Dreger Weighs in on Gaudreau
Calgary Flames forward Johnny Gaudreau is reportedly nearing a deal to stay with the team, according to comments made by TSN‘s Darren Dreger on Tuesday.
Gaudreau has reportedly sought more than $8 million per year, based on a tweet from TSN’s Bob McKenzie on Sept. 28, but Dreger thinks the final figure will be somewhere closer to $7 million-plus per season and that a deal is coming soon.
“Inching closer to a deal,” Dreger said, during a radio appearance on Toronto’s TSN 1050 on Tuesday. “I’m not going to say that it’s imminent. The timing of this is predictable, of course. It’s less about the preseason, and more about being in the lineup for the regular season. This is a delicate one. It has been throughout this negotiation. I’m sure Calgary would have preferred to get him under $7 million per year on an extension – a lengthy extension. I think it’s going to be 7-plus. But it sounds like it’s going to happen within days.”
The Flames re-signed Gaudreau’s linemate, Sean Monhan, to a seven-year, $44.625 million contract extension earlier this offseason.
Dreger Discusses Trouba’s Future
The Detroit Red Wings are reportedly a team interested in Winnipeg Jets defenseman Jacob Troub, according to Dreger.
Trouba made headlines in September when his agent, Kurt Overhardt, issued a statement about his client’s trade request from the Jets in order to find an opportunity to have a better role with another team.
After speaking about the Red Wings’ interest in the RFA defenseman last week, including that the team made an offer for Trouba earlier this offseason, Dreger revisited the topic again during a radio appearance on Vancouver’s TSN 1040.
“I mentioned Detroit a couple of weeks ago publicly as being one of the primary suitors for Jacob Trouba,” said Dreger. “I can tell you Kenny Holland has worked incredibly hard over the past couple few years at trying to add a defenseman. I know that he’s had conversations with Cheveldayoff, and I believe that Holland is willing to make a deal for just about anyone outside of Dylan Larkin. But there’s no one really in the Detroit Red Wings organization that seems to be a fit for Cheveldayoff, which tells me that Winnipeg, again, is committed to being patient.”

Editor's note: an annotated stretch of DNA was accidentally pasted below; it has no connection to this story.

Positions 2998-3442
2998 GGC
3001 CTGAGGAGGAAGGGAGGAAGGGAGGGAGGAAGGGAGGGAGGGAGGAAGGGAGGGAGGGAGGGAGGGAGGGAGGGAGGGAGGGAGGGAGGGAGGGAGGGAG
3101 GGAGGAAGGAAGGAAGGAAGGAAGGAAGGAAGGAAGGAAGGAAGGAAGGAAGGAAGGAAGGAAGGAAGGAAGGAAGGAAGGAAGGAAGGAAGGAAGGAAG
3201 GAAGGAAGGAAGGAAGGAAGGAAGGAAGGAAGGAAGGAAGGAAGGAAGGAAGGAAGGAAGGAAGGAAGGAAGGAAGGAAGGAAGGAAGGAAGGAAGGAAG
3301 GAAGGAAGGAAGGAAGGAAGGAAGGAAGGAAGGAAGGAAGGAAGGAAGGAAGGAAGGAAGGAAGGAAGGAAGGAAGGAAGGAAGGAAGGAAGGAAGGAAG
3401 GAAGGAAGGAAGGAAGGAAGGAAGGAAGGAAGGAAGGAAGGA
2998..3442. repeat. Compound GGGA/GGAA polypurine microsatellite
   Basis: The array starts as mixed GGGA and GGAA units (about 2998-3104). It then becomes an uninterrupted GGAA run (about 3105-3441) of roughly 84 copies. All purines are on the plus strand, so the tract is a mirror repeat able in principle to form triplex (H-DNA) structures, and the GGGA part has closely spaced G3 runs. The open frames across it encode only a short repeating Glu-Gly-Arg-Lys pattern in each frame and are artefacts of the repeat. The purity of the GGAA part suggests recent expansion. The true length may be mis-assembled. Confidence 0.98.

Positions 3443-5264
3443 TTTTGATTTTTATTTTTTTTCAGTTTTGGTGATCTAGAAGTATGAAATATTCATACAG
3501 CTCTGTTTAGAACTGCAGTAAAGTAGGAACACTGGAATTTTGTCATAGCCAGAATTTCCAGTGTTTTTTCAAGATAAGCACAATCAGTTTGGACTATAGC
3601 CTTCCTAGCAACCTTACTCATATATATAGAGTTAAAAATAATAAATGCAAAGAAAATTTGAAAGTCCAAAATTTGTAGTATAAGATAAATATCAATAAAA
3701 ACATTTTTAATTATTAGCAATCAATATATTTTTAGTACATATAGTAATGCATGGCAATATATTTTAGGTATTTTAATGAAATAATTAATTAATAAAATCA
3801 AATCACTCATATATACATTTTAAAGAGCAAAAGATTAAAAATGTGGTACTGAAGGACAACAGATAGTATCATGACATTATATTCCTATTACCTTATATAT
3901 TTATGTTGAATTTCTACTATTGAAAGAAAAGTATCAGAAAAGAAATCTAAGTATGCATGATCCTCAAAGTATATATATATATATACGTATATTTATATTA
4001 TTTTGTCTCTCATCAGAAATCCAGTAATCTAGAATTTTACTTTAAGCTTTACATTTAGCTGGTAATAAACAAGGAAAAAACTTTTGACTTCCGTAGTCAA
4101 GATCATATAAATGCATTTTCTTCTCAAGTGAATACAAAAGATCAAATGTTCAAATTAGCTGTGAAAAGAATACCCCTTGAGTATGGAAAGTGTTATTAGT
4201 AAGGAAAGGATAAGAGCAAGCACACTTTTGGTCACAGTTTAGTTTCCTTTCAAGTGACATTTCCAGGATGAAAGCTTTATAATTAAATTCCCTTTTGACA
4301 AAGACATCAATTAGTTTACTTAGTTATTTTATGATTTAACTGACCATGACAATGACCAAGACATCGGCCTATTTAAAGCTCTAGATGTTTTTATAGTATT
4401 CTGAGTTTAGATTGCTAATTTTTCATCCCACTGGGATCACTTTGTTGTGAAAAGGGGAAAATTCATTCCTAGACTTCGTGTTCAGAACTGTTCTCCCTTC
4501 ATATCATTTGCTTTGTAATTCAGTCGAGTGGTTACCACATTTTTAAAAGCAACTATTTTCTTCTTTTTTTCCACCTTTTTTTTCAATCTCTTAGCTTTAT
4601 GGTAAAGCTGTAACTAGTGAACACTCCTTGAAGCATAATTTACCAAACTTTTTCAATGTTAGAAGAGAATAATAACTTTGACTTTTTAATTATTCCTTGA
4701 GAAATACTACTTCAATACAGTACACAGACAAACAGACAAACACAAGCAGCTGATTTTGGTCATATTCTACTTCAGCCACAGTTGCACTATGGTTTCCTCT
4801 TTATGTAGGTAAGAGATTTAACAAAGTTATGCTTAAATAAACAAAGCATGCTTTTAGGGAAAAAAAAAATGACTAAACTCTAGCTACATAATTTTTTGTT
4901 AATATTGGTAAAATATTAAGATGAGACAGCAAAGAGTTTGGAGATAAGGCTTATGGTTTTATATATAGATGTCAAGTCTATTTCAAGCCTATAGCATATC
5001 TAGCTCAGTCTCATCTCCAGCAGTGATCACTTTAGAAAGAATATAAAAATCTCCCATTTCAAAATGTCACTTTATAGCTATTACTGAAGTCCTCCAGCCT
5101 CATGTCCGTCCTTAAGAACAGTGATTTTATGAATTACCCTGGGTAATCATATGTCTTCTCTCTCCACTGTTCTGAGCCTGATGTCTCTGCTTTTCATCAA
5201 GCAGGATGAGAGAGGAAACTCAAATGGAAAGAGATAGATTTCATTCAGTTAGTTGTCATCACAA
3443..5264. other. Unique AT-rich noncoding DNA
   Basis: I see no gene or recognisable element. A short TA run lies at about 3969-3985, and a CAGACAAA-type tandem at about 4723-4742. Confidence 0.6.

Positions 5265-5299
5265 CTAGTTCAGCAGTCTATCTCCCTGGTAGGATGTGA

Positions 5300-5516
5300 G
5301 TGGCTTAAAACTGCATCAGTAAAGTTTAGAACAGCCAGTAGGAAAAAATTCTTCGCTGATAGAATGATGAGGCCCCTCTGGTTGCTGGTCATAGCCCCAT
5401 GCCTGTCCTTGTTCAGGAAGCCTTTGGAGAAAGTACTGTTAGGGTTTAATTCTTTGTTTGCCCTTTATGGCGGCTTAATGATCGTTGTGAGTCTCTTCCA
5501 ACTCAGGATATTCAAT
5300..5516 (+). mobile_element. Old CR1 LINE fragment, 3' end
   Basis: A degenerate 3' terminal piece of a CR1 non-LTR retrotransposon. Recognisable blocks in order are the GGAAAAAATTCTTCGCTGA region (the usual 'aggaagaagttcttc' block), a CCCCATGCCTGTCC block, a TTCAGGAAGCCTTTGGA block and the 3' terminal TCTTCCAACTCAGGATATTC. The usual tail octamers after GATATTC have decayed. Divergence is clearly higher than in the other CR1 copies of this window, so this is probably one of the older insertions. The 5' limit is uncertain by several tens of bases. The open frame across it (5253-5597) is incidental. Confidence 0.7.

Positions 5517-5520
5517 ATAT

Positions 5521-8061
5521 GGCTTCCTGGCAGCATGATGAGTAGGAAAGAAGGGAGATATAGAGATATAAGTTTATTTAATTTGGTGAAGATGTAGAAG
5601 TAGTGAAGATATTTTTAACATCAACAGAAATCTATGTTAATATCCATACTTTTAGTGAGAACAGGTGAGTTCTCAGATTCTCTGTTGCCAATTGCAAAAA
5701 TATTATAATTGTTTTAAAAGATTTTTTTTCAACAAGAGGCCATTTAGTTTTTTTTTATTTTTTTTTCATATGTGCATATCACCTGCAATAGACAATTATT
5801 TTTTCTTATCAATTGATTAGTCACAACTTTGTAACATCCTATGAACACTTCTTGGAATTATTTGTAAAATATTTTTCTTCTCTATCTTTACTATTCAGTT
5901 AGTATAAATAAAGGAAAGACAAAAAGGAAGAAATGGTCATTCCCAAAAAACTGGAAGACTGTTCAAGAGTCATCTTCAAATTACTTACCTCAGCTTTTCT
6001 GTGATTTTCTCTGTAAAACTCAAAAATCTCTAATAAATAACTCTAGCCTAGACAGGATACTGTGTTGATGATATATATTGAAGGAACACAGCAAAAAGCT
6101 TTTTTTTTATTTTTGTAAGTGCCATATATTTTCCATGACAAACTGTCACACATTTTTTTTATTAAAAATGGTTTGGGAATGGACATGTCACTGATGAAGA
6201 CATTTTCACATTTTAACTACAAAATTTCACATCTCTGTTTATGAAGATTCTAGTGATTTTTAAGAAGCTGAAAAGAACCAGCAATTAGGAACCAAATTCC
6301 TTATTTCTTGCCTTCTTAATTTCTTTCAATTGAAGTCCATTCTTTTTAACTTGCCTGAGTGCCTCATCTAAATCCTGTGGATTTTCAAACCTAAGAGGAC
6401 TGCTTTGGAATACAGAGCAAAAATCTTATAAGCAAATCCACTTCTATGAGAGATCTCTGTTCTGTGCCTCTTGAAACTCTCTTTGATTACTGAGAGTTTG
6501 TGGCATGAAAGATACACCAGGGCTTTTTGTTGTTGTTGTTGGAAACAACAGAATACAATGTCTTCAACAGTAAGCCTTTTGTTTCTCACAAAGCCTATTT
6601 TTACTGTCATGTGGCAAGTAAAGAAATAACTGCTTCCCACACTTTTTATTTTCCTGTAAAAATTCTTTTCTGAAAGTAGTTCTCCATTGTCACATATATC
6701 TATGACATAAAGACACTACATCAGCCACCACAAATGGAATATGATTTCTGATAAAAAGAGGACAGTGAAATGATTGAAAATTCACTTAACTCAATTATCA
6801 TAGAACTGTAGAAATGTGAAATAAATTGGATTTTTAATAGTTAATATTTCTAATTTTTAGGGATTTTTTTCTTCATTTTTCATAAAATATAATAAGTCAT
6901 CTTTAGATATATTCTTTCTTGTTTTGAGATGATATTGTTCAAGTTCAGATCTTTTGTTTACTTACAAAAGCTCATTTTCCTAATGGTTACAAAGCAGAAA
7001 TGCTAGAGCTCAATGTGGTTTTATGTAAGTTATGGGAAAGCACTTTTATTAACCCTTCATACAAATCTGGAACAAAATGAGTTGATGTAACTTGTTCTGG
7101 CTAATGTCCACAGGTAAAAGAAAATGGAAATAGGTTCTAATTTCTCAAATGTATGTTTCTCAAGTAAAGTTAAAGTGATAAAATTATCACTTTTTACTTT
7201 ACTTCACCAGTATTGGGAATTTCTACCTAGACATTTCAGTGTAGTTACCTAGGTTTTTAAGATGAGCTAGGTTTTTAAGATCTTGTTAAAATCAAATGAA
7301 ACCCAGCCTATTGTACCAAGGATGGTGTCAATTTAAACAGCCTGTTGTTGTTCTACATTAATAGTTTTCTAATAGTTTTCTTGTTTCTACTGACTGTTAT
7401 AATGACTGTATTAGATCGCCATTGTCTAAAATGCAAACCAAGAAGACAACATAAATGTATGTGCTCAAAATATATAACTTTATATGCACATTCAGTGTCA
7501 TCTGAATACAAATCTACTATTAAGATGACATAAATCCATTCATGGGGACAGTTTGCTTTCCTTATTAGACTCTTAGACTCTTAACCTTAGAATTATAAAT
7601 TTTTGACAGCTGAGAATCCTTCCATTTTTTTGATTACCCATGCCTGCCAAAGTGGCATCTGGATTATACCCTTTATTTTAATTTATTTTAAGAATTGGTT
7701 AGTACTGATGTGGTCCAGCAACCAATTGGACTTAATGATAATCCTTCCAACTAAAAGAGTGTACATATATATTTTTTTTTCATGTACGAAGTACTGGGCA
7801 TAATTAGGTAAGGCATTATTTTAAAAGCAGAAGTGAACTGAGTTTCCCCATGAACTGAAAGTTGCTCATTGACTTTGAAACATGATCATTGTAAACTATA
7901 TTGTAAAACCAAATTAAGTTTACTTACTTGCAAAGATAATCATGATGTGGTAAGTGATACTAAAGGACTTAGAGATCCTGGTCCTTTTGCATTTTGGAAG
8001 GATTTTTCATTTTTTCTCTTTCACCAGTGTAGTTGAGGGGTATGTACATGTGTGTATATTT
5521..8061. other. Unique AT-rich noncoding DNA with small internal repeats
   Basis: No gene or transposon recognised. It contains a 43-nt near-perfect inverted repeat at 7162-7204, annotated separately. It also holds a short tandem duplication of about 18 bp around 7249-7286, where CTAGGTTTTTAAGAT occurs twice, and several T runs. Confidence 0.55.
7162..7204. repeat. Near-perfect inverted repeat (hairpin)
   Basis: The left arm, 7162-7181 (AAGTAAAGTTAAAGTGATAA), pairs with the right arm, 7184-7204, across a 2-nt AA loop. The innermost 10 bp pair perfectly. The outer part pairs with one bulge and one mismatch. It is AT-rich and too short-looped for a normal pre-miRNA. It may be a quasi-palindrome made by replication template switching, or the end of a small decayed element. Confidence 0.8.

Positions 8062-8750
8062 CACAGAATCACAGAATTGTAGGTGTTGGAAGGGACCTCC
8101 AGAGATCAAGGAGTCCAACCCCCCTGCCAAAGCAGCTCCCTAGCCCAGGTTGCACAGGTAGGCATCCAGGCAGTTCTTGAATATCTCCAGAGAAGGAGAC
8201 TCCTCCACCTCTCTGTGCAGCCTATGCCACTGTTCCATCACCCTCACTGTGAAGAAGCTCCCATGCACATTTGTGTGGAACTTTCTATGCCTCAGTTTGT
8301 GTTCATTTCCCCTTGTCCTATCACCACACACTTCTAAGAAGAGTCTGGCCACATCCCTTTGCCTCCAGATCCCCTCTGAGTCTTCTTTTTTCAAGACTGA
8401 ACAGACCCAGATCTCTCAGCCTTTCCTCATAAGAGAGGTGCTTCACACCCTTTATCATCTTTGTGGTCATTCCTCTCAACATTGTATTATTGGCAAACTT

Trouba, the Buffalo Sabres’ Rasmus Ristolainen and the Anaheim Ducks’ Hampus Lindholm are the three remaining RFA defensemen left unsigned at this point. Trouba, 22, is arguably the most desirable of the three and the only one of which has publicly requested a trade. Trouba is a smooth-skating defenseman who has shown good offensive ability in three seasons in Winnipeg.
McKenzie Talks About the Possibility of an Offer Sheet for Kucherov
The Tampa Bay Lightning have approximately $5.5 million of remaining salary cap space with RFA forward Nikita Kucherov still unsigned and the regular season set to begin on Oct. 13. While an offer sheet for RFAs is a tactic that has become rarer in recent years, it is always a possibility when a player remains unsigned at this point in the offseason.
“If anybody’s going to get offer sheeted, you would think this would be the guy,” said TSN’s Bob McKenzie during a radio appearance on Montreal’s TSN 690 on Monday. “Steve Yzerman and the Tampa Bay Lightning are really, really up against it in terms of the cap, and that’s going to continue to be the case. Next year, Drouin is a restricted free agent. Palat and Tyler Johnson are both restricted free agents. So they’ve got three critical players that are coming up for big raises next year.
“Now you’ve got Kucherov sitting here, who, if you were to give him market value, which would be anywhere between $6-7 million dollars a year on a six or seven or eight-year deal. They’re not in a position to give him that. So I’m sure Tampa Bay would say, ‘Offer-sheet him if you want, but we’re going to match no matter what.’ Fair enough. Boy oh boy. What a nightmare scenario that would be for the Lightning if someone did.
“If you really believe Kucherov was a special player—and he’s demonstrated fairly quickly that he might be… he’s got 22 goals in 45 playoff games—if you were to give this guy $7 or 7.5 million a year times seven, which would be the max number of years you could give him, it would cost you a first round pick, a second round pick, and a third round pick,” McKenzie said.
McKenzie discussed how a potential offer sheet like that would affect the Lightning moving forward, given the team’s current salary cap crunch.